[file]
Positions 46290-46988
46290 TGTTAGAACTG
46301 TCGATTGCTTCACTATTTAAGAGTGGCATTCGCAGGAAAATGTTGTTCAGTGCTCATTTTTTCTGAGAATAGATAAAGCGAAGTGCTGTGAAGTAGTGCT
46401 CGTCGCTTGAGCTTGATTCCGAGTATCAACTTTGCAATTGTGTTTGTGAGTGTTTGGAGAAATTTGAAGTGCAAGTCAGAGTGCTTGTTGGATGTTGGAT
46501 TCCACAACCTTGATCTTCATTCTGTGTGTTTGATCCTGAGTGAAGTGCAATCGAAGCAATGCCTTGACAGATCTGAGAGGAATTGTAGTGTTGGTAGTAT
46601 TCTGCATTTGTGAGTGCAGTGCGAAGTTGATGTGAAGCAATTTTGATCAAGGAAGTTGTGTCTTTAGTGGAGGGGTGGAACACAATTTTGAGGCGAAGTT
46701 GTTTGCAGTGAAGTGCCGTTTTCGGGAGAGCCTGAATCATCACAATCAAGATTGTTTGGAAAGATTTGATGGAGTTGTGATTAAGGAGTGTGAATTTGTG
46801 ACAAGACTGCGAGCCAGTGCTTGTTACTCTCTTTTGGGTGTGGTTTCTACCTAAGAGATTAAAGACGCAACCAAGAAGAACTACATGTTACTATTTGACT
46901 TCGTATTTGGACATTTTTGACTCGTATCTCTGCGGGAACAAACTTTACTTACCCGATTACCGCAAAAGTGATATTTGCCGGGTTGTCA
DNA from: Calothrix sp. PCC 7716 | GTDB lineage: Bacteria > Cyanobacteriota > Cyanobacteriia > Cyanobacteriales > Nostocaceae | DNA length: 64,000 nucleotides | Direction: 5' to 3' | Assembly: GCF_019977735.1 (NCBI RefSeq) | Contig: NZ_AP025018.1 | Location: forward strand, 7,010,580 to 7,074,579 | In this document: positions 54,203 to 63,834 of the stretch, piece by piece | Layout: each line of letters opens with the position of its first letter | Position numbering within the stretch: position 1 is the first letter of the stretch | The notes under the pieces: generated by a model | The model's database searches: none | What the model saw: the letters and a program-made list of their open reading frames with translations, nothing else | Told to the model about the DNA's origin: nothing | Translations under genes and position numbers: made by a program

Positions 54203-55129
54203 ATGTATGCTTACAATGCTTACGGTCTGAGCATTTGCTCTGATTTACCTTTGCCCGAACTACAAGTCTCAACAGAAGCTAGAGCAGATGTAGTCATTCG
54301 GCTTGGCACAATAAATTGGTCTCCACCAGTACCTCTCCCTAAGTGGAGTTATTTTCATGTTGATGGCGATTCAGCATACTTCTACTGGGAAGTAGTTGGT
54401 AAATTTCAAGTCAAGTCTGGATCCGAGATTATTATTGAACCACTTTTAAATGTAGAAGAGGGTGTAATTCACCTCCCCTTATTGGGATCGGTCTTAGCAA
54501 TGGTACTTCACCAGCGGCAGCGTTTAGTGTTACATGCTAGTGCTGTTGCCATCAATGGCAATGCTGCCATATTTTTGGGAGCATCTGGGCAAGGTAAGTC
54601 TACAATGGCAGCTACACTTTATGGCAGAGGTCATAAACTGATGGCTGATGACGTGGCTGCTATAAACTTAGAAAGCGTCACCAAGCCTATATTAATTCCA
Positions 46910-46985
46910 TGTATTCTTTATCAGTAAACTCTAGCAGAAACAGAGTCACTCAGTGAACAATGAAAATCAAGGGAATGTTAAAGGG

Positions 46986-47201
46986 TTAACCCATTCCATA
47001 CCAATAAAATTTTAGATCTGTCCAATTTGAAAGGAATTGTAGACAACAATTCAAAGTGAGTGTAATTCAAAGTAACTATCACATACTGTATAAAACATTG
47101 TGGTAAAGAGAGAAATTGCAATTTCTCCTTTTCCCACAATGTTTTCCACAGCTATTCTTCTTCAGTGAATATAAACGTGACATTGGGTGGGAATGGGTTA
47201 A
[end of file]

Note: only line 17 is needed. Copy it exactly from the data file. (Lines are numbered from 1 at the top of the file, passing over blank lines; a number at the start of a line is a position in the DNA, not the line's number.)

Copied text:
Positions 46910-46985